By now, everyone knows that India is growing faster than China, thanks to the revised gross domestic product (GDP) calculations thrown out by Asia’s third largest economy.
In 2016, the government last week said, India’s economy is expected to grow between 8.1% and 8.5%. According to the International Monetary Fund (IMF), China’s GDP is projected to grow (pdf) at 6.3% in 2016.
These high growth numbers are the result of what the Central Statistical Office (CSO), the agency that computes the GDP, industrial growth and consumer price indices among others, did in January. It shifted the reference year for measuring inflation-adjusted growth from 2004-05 to 2011-12. The CSO also included new data sources, classification systems, and items like LED television sets and smartphones to the country’s national accounts. As a result, in 2013-14 the economy grew at 6.9%, rather than 4.7%, the CSO data showed earlier.
These calculations, however have received a lot of criticism. The revised method has been called “puzzling”, “baffling” and “confusing” by not only investors but also by some of India’s top economists—both in the government and outside.
To start with, the country’s own chief economic advisor, Arvind Subramanian, said that the revised estimates are puzzling, on Feb. 27, after releasing the Economic Survey 2014-2015.
But this was not the first time he expressed his confusion.
On Feb. 3 in an interview to the Business Standard newspaper, he said: “I am puzzled by the new GDP growth numbers. The revised numbers show GDP growth rose from 4.7% to 5.1% for 2012-13 and from 5% to 6.9% for 2013-14. This means acceleration in GDP growth of 1.9 percentage points in 2013-14, just by comparing the new numbers across time.”
This is “mystifying,” he added, because “these numbers, especially the acceleration in 2013-14, are at odds with other features of the macro economy.”
Some experts say the revision is a joke.
Ruchir Sharma, head of emerging markets and global macro at Morgan Stanley Investment Management, wrote in a blog for The Times of India, that the “dramatic upward revision of the GDP growth rate is a bad joke, smashing India’s credibility and making its statistics bureau a laughing stock in global financial circles.”
“Every piece of data—from the tepid increase in corporate revenues to imports, credit, rail freight and auto sales—points to a much lower growth figure, probably closer to the old estimate of 5%,” he added.
Sharma also wrote that this makes India look bad even compared to China, which many analysts have long suspected of massaging GDP figures to show steady growth.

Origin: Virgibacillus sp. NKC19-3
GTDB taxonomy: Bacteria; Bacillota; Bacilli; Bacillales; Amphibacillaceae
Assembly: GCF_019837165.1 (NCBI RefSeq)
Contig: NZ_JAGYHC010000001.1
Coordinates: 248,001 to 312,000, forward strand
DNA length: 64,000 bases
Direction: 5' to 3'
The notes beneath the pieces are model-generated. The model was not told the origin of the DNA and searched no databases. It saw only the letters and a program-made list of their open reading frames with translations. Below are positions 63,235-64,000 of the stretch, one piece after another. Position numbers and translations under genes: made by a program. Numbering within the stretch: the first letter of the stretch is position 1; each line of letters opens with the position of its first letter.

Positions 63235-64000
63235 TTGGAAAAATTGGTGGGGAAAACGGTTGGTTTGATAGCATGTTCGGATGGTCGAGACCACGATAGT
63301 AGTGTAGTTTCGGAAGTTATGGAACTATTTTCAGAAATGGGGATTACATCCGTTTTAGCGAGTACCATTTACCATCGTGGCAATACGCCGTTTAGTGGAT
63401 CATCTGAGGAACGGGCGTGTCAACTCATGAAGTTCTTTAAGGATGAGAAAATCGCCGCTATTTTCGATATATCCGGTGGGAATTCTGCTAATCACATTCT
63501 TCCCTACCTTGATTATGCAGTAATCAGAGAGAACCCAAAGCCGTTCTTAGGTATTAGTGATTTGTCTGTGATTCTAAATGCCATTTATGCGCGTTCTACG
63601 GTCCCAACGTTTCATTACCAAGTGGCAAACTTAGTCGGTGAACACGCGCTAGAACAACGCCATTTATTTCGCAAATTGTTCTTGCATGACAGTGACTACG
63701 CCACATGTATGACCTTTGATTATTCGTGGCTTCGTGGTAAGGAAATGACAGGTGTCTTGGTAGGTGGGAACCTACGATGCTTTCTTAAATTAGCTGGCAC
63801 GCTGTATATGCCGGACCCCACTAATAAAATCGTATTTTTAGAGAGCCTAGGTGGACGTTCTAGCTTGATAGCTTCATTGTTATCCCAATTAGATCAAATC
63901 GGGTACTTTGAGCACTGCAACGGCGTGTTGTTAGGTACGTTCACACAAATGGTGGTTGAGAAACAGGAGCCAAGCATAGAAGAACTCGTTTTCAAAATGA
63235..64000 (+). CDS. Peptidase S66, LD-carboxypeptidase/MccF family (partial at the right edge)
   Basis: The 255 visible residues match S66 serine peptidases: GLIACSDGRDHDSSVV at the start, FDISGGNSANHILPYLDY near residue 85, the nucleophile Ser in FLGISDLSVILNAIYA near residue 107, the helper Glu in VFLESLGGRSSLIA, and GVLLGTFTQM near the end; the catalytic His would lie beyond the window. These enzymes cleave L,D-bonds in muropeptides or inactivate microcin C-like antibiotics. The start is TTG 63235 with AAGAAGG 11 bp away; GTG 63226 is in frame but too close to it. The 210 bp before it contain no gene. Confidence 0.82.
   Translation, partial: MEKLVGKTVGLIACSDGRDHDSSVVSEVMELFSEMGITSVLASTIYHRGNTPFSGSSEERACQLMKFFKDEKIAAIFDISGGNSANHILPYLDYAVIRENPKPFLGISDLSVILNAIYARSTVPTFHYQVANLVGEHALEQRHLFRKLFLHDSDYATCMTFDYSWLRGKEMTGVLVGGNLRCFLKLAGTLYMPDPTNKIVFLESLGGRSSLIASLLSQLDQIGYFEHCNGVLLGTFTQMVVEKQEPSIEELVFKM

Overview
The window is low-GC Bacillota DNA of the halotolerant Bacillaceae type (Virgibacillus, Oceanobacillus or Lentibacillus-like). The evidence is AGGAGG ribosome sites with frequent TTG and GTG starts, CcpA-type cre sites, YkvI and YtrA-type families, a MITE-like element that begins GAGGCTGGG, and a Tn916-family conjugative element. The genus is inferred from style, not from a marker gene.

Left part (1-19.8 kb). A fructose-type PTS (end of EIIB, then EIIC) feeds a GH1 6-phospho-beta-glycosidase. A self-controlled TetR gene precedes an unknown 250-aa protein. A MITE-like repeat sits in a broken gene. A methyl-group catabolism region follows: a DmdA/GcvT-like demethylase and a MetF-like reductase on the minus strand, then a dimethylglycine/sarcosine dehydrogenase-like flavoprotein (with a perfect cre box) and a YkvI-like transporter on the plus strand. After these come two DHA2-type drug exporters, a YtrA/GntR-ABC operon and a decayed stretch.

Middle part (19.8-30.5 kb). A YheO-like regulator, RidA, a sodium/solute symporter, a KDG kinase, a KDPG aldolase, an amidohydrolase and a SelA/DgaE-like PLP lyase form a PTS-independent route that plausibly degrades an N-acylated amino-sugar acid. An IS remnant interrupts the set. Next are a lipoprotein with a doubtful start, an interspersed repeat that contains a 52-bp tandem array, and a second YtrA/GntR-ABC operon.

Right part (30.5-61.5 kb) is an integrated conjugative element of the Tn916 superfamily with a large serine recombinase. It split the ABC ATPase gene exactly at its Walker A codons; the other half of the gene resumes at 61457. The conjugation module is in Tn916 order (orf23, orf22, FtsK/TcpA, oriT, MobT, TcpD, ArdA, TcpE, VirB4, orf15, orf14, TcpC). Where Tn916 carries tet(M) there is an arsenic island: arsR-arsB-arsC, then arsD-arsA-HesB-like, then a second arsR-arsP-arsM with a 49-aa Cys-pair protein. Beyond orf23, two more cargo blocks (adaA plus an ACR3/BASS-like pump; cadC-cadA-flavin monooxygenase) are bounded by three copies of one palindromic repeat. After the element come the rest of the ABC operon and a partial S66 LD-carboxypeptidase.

“The GDP revisions are a reminder that India faces some of the same issues with iffy data as China does,” journalist and economist Dhiraj Nayyar wrote last month.
“If India is serious about becoming an economic superpower, it needs to work harder to create a world-class statistical system. Good numbers are welcome. Timely, accurate data is indispensable,” Nayyar explained.
And experts from all across the spectrum agree that the situation on the ground doesn’t quite mirror the growth described by the new estimates. For instance, the stock of stalled projects (pdf) at the end of December 2014 stood at Rs8.8 lakh crore ($141.3 billion), which is 7% of GDP.
Stalled projects and stretched capacity in the power, infrastructure and housing sectors have a knock-on effects down the supply chain to small-and medium-sized enterprises (SMEs), Anil Bhardwaj, secretary general of the Federation of Indian Micro and Small & Medium Enterprises, told Reuters.
“This is a bit perplexing. The feedback we are getting on the ground is not as positive. SMEs are not getting the orders,” Bhardwaj said. ”There is an improvement in business sentiment, in the environment, but unfortunately there is no movement on the ground.”
Even retailers believe the numbers don’t show the correct picture of the business environment in the country.
Govind Shrikhande, managing director of Stoppers Stop, an Indian retailer said the business sentiment is still subdued.
“Is it a trick or a treat?” he told Reuters. “I haven’t understood how they are calculating it, but we are not seeing it reflected in business as yet.”
Reserve Bank of India governor Raghuram Rajan is also far from convinced.
“We find it hard to see the economy as rollicking in 2013-14,” Rajan said in early February. “It’s premature to take a strong view based on these GDP numbers.”
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